Government takes important step towards modernising copyright
Changes updating UK copyright law for the digital age progress as government publish final exceptions to copyright regulations.
Changes to bring UK copyright law up to date for the digital age have taken an important step forward today (27 March 2014), as the government publishes the final Exceptions to Copyright regulations for consideration by Parliament.
The changes make small but important reforms to UK copyright law and aim to end the current situation where minor and reasonable acts of copying which benefit consumers, society and the economy are unlawful. They also remove a range of unnecessary rules and regulations from the statute book in line with the government’s aim to reduce regulation.
The government has consulted extensively on these changes and on the draft legislation, and listened carefully to the views of a wide range of stakeholders. As a result of this process, the legislation published today strikes an important balance between enabling reasonable use of copyright material in the modern age with minimal impact on copyright owners.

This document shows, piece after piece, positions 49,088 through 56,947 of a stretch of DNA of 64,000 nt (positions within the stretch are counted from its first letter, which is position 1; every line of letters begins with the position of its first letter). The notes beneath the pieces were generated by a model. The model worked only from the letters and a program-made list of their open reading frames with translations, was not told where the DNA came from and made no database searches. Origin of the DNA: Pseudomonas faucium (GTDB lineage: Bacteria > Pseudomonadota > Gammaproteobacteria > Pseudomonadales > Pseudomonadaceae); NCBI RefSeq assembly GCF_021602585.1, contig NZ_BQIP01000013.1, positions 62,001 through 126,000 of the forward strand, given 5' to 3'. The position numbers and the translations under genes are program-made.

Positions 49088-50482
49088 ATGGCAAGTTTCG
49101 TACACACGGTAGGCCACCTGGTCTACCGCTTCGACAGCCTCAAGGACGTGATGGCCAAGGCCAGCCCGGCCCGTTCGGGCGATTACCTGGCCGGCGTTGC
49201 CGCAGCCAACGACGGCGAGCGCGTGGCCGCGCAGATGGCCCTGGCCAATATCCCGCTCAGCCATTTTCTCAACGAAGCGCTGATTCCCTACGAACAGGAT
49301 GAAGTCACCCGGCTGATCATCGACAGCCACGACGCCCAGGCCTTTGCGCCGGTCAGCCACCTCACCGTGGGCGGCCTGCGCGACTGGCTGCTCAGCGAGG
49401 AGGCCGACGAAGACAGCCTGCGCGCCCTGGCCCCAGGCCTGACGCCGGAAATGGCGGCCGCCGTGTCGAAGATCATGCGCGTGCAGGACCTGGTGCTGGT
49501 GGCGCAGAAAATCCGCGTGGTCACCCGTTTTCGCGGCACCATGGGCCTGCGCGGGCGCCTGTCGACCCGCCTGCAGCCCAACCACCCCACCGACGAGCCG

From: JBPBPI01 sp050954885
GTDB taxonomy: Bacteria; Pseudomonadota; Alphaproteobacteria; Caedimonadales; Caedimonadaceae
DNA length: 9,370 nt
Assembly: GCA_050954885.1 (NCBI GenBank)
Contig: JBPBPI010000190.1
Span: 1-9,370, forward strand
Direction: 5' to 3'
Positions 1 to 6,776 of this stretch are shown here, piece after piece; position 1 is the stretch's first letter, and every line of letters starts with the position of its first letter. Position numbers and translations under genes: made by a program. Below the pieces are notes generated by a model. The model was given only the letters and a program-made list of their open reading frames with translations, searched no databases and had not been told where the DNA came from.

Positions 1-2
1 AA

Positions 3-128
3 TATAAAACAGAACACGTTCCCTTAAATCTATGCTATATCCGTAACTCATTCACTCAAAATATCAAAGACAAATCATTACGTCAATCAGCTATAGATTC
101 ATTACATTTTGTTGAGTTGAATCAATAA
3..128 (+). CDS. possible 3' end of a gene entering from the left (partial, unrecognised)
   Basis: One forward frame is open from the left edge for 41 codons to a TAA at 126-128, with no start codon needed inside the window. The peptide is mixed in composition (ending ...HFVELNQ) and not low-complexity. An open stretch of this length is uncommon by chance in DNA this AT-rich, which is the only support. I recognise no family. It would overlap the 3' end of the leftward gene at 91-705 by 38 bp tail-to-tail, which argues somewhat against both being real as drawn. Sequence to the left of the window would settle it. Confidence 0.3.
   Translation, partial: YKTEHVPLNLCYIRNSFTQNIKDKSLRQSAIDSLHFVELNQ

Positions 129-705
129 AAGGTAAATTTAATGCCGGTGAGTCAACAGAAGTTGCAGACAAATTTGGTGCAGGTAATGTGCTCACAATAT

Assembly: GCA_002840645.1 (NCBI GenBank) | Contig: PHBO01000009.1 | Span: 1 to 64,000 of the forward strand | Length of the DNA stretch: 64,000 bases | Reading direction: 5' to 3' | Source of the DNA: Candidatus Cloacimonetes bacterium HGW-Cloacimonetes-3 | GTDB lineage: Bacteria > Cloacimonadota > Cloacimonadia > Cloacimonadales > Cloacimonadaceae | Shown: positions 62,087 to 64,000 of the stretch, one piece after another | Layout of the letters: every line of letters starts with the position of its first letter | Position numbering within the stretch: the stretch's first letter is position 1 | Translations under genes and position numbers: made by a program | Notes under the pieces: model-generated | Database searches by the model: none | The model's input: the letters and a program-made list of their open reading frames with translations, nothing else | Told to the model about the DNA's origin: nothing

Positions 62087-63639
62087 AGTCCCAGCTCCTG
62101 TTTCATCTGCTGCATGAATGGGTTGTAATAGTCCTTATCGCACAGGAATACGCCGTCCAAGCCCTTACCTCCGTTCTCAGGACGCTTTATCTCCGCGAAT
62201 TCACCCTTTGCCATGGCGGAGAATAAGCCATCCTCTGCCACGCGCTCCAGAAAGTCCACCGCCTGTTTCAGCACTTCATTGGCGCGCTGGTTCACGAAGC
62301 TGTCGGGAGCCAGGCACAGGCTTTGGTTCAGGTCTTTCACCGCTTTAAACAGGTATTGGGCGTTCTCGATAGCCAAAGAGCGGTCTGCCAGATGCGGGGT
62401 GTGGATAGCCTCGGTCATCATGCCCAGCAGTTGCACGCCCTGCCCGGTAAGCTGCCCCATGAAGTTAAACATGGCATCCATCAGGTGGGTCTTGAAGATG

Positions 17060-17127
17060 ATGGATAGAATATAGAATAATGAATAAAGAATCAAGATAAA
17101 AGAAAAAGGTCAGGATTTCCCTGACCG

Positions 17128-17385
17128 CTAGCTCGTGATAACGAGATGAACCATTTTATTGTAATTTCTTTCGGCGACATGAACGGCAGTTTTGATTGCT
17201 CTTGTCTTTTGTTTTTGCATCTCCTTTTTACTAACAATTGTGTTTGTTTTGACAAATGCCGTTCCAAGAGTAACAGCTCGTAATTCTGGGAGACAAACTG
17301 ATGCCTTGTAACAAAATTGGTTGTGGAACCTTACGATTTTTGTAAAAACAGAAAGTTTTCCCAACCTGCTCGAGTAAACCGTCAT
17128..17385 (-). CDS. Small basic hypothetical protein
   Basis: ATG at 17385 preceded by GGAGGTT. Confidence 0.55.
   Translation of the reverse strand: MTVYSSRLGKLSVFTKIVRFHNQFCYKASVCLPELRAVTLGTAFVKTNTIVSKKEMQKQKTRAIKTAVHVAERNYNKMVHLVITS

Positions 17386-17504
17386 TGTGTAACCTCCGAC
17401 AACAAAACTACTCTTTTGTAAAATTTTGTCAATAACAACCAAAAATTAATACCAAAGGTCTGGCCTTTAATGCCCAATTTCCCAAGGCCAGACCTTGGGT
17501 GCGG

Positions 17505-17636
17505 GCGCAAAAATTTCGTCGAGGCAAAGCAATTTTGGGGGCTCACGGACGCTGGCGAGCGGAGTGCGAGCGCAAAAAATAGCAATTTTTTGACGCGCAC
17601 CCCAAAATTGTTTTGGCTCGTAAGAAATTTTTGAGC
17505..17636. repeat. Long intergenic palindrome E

A series of eight targeted guides about what the changes mean for different sectors have also been published. The guides are for groups including teachers, researchers, librarians, disability groups, artists, photographers, rights-holding groups and consumers, and explain what users can and cannot do with copyright material.
The regulations will now be debated in both Houses of Parliment. If the regulations are approved they will come into force on 1 June 2014.